Mindfulness, when practiced in a way that is trauma-informed, allows people who have been reacting to their traumas with maladaptive solutions to establish a place of safety. We let them know that they don’t have to sit for 20 or 30 or 60 minutes a day: five minutes is fabulous, and a five-minute practice every day is better than 30 minutes on Saturday and none the rest of the week. We explain that during practice, their minds are not supposed to “stop.” When someone sits for the first time, and they’re like, “My mind kept moving and I saw this and I heard that,” we say, “That’s good. And how are you now? We’ll try again tomorrow. Just notice what’s happening.”
Modern trauma theory around addiction says that if we don’t treat the trauma, we probably won’t treat the addiction. And so our task over the last 30 years in trauma research has been to find technologies that allow people to tolerate the memories, sensations and affects long enough to adaptively reprocess them. The idea is that the habitual level of suffering can end, just like what the Buddha said back in the day. We can change our relationship to our thoughts, we can change our relationship to our minds, we can change our relationship to our bodies. And that’s the prescription, that’s the cure.
It doesn’t make the pain of life go away. According to all the research I’ve done, that’s impossible. There’s always going to be old age, sickness and death; there’s always going to be my kids not wanting to go to school when I ask them to, and everything in between. Now, how am I going to relate to that? For someone who’s addicted, the immediate solution is to go to the addiction. Addiction treatment takes time. I’ve found that the best way to start that process is by simply sitting. Some people prefer silence, others prefer guided meditation, but either way, short, simple sitting helps build distress tolerance and get through the craving.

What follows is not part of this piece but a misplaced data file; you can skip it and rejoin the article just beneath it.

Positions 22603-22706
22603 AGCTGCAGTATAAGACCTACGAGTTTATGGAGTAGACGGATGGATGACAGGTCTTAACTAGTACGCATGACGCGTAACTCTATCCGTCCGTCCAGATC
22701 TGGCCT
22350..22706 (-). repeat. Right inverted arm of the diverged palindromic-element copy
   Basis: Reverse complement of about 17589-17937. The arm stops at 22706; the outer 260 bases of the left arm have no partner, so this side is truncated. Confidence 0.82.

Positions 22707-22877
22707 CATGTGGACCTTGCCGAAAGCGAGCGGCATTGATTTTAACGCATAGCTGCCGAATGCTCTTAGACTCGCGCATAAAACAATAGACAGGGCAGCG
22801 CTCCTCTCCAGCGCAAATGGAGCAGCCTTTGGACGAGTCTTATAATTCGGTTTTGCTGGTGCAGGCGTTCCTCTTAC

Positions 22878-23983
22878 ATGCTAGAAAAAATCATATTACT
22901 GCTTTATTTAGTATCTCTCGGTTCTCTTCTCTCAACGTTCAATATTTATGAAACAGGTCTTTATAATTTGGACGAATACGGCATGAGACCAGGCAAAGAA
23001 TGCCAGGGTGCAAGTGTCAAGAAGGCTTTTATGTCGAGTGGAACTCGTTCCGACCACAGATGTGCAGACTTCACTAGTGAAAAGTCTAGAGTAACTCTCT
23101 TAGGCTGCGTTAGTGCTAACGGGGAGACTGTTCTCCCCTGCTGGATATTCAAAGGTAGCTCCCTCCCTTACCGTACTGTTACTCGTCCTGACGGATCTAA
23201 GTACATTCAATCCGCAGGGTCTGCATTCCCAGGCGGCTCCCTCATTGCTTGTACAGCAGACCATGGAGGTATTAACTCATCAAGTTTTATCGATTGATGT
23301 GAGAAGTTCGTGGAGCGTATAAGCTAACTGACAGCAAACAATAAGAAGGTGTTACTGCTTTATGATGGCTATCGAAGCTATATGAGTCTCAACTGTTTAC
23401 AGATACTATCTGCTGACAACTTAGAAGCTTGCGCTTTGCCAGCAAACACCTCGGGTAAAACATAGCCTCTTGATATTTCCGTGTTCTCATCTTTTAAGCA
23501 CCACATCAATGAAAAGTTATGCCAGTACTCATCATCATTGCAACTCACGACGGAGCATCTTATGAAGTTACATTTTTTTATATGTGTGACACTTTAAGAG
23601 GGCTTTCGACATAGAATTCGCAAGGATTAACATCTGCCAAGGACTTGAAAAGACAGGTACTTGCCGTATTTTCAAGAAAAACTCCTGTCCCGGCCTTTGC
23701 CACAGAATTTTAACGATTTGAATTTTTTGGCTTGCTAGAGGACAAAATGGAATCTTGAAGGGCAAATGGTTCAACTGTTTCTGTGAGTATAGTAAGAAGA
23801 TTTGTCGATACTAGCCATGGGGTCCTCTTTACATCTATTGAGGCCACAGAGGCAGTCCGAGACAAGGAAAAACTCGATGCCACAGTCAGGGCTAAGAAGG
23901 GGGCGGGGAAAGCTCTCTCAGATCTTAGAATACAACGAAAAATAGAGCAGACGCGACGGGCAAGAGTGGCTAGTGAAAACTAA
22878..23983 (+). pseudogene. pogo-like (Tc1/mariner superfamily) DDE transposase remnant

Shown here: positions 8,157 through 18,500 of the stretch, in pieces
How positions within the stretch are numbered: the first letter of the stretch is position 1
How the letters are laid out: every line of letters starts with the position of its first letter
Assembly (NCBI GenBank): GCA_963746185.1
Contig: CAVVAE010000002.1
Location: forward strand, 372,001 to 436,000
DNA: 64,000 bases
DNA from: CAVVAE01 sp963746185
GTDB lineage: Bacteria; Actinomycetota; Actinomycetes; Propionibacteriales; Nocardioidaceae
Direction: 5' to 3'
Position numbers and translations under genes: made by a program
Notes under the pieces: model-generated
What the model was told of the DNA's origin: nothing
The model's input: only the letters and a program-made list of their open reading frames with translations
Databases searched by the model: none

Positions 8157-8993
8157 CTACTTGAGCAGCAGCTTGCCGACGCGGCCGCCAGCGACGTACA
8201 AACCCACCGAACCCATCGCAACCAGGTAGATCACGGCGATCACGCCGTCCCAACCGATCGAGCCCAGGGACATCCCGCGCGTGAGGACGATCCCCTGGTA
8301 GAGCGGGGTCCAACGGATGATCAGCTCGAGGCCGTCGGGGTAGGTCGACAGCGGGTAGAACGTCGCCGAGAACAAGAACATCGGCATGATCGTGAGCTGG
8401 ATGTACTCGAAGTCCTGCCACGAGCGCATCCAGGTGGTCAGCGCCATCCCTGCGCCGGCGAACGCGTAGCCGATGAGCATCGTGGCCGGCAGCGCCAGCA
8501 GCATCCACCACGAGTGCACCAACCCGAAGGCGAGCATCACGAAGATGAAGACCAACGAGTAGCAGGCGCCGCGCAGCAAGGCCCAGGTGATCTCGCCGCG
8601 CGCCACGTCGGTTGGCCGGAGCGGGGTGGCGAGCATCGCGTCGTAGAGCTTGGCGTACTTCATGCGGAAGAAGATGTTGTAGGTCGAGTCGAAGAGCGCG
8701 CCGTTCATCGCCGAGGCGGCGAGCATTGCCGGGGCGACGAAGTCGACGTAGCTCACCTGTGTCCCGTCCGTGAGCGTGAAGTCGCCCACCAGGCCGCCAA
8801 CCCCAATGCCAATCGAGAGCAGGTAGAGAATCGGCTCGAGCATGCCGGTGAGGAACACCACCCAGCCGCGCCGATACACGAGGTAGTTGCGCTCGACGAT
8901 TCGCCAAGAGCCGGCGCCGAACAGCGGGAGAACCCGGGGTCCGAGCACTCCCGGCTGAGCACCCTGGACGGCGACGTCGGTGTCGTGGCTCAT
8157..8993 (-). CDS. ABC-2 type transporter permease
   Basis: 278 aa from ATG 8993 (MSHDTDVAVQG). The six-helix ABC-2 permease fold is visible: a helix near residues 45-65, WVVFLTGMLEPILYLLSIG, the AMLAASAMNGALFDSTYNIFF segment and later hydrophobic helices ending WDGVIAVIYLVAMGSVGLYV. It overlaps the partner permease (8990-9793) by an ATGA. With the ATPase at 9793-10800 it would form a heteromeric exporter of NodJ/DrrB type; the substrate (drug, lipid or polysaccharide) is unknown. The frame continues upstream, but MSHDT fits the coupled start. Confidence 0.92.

My personal meditation story is that I got sober in AA meetings in New York City. Four months into my addiction recovery, my best friend said he was going on an AA retreat. It sounded really corny. Then he said it was at a Zen Buddhist monastery, and that sounded awesome and weird, so off I went. I got my first “addiction meditation” lesson and I’ve been sitting ever since, including spending an entire year at that monastery nine years later.
During that first sitting, they rang the bell, and for the first couple of minutes I thought, “I think I might be the Buddha! Yeah, this is cool!” And then about three or four minutes later, I noticed that one knee had started to hurt, and then the other knee started to hurt, then my hips and my back, and then my mind started talking about things it hadn’t talked about for a while. I went into a mantra: you should ring the bell and end the session, you very mean person! And as this was a Zen place, they tended to not ring the bell soon enough.
That first sitting was about 50 minutes long. When they finally rang the bell, I was very relieved. I uttered a few expletives. And then I had the addict’s reaction: “Alright! When are we going to do that again?” I leveraged my addiction to build my practice.
Zen practice is so in the body—that’s where they point you, with very little instruction. What happened for me was I became able to tolerate a lot of stuff, until, at a certain point, I didn’t have to tolerate stuff anymore because it had already passed. Then the next unsatisfactoriness or suffering would come, and I would tolerate that and get through it. I built more and more experience just by sitting there. My first lesson was sit down, shut up, don’t move. It may not be gentle, but it worked for me.
For more from Dr. Stephen Dansiger check out his course on the Psychology of Addiction.
And here are additional articles related to addiction recovery by Mindworks: